Goose Music

Late autumn and winter aren’t necessarily my favorite seasons, but as summers are turning hotter and less bearable, I welcome the opportunity to once again feel cool enough to don warm garments. After all, one is able to take off only so many clothes in the heat, but can always add another layer when cold.

Besides sartorial considerations, the arrival of waterfowl on our local bodies of water is a reason to celebrate the frostier, darker time of year. As a general rule, many geese and ducks in the northern hemisphere breed at northern latitudes—some as far north as the Arctic—before heading south to more clement climes to pass the chillier calendar months. They come by the dozens, hundreds, and thousands and wherever they go, announce their presence with clamor and exuberance.

The honking of geese is legendary—remember Rome’s Capitoline Geese? Those geese were guarding a temple dedicated to Roman Goddess Juno on Capitoline Hill, one of Rome’s legendary seven hills, and were considered sacred themselves. During a siege by the Gauls in the 4th century BC, the geese, unlike the guard dogs who supposedly slept through the ordeal, recognized the invading Gallic forces and raised a ruckus, thereby alerting Rome’s defenders, which prevented the city from being sacked—at least on this occasion. To this day, geese are kept as guard animals as their vociferous outpourings will ring out an alarm when something is amiss in their realm.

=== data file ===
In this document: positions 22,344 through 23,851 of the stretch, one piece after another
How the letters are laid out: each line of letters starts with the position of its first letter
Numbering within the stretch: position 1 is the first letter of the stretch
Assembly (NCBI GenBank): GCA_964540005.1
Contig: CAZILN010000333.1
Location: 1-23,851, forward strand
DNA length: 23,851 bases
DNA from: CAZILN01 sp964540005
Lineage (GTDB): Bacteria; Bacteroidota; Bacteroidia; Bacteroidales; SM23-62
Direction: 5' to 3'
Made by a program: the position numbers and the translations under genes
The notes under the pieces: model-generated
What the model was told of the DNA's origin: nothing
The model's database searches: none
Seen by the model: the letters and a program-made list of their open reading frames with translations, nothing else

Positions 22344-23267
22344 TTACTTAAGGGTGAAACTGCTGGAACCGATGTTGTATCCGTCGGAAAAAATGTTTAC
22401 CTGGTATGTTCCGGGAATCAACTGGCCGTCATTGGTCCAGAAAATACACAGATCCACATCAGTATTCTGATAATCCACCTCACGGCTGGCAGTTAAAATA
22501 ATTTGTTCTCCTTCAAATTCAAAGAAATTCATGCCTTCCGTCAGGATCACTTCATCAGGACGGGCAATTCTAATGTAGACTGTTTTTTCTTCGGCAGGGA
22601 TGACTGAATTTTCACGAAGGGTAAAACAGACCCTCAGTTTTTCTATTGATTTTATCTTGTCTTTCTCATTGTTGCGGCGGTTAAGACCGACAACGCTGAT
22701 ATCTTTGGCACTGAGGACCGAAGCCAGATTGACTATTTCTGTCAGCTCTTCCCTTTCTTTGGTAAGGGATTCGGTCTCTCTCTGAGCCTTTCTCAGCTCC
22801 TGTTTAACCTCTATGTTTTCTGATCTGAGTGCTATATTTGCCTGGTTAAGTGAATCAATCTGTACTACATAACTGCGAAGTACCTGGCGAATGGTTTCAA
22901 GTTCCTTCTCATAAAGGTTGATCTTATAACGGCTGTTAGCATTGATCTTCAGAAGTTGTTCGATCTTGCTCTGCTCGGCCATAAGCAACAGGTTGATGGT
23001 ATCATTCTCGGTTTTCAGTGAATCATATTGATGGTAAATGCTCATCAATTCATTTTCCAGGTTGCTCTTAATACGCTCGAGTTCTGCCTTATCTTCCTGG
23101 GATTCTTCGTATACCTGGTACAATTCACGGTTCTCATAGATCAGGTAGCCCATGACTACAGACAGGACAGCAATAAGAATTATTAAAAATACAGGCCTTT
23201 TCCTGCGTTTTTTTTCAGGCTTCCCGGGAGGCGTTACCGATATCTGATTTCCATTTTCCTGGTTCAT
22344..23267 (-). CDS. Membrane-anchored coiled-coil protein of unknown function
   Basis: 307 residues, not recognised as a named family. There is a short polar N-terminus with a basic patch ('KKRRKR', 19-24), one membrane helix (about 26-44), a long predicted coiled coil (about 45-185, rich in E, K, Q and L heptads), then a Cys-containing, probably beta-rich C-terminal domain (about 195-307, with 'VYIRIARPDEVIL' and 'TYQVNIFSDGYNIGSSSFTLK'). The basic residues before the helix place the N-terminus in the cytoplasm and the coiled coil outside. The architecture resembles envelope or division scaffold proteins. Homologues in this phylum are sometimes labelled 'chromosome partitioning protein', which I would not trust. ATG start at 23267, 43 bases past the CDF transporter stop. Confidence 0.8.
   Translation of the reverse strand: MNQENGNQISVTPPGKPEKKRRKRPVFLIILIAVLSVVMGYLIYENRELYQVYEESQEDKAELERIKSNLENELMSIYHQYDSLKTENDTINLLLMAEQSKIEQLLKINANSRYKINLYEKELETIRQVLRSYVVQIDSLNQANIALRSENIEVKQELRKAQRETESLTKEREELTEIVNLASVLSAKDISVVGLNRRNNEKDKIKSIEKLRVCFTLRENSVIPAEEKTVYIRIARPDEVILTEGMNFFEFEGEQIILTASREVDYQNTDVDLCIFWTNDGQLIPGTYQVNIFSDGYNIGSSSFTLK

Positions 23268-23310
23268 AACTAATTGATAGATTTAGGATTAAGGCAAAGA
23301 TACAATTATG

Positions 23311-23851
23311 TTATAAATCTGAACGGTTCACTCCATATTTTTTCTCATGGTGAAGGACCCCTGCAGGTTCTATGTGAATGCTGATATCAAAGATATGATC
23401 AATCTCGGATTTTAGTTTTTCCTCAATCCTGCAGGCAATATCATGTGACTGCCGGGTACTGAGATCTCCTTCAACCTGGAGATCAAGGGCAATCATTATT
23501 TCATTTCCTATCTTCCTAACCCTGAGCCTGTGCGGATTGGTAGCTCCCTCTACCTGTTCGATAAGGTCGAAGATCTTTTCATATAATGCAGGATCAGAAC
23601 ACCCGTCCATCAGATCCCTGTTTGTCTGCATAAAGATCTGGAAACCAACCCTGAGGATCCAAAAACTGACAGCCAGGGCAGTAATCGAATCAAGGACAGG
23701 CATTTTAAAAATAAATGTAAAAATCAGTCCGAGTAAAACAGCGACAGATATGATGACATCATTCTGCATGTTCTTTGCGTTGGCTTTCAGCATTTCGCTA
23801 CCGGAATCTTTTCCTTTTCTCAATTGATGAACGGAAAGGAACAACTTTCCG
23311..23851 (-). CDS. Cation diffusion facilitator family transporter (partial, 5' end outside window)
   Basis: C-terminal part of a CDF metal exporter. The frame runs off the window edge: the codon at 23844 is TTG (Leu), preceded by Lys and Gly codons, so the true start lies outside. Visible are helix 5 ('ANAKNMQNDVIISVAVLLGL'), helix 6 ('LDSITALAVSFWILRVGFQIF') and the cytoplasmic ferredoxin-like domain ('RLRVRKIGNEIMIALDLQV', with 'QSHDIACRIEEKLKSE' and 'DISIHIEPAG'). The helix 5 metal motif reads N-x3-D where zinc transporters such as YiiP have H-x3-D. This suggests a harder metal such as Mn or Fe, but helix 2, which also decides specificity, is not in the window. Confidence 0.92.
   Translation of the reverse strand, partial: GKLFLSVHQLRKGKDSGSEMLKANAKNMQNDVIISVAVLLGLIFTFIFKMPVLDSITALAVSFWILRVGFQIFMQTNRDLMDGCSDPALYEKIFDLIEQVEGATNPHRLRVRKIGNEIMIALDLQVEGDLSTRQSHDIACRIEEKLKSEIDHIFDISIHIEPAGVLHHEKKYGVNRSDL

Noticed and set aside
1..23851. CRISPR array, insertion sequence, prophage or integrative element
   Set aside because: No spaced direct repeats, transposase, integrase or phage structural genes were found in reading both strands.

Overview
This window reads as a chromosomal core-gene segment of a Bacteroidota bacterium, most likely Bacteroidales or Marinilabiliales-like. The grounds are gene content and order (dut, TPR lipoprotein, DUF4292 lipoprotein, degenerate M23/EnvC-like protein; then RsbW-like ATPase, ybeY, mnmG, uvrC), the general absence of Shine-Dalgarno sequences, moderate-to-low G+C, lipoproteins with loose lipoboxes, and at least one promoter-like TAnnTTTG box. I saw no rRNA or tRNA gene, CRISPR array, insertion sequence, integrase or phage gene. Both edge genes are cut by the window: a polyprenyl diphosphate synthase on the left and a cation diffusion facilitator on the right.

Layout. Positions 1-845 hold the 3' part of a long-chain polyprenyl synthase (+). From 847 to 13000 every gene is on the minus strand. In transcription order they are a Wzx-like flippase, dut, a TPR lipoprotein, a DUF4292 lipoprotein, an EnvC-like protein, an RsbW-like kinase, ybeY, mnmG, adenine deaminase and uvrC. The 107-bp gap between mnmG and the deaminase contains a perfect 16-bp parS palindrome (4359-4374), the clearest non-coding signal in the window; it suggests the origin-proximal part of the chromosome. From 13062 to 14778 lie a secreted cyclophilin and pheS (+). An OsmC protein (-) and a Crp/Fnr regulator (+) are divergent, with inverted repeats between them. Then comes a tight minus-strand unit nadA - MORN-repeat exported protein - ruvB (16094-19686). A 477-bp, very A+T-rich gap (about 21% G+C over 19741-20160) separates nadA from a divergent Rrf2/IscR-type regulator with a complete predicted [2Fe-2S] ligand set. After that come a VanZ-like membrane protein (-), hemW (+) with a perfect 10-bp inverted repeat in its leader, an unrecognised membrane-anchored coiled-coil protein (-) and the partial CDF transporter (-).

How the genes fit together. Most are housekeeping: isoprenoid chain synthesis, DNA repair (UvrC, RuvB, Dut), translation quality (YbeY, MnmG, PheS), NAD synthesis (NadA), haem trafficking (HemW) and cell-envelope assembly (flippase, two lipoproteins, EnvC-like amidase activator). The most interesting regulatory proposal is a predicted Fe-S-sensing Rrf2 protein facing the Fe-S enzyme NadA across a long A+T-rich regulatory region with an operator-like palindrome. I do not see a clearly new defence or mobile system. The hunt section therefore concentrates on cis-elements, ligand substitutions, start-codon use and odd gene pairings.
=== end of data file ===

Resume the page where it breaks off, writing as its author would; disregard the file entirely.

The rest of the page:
To enlarge a photo, click on it. To read its caption, hover the cursor over it.

That geese have always been popular is reflected by the existence of countless domestic breeds which people often keep as pets, if not to discourage burglars or conquerors. I once met two domestic geese who lived in someone’s house and wore diapers for reasons I need not elaborate. Goose love taken to the next level!

Canada Goose/Kanadagans (Branta canadensis)

Cackling Goose/Zwergkanadagans (Branta hutchinsii)

While my love for geese won’t make me go out and join the group of pet goose owners, I will keep going out to look for all those geese who enliven our rivers, lakes, and ponds with their sheer numbers and antics. And while Canada and Cackling Geese are our most numerous winter visitors by far, I enjoy detecting the occasional odd goose among them. I also relish listening to their near-incessant and varied vocalizations—their honking, chattering, murmuring, baying, cackling, yelping, grunting, trumpeting, hissing, growling, babbling. In short, the entire sweeping spectrum of goose expression, from dulcet to cacophonous, all the tones that conspire to make up lovely goose music.

65 thoughts on “Goose Music

  1. Huge flocks of geese are also a spectacular feature in my part of the world.
    I remember an occasion birding on the coast when wave after wave of Pink-feet flew out to roost on the sandbanks. “How on earth do people estimate their numbers?” I remarked, “Ah” replied a seasoned veteran “Count the legs and divide by two” 🤔🙄😁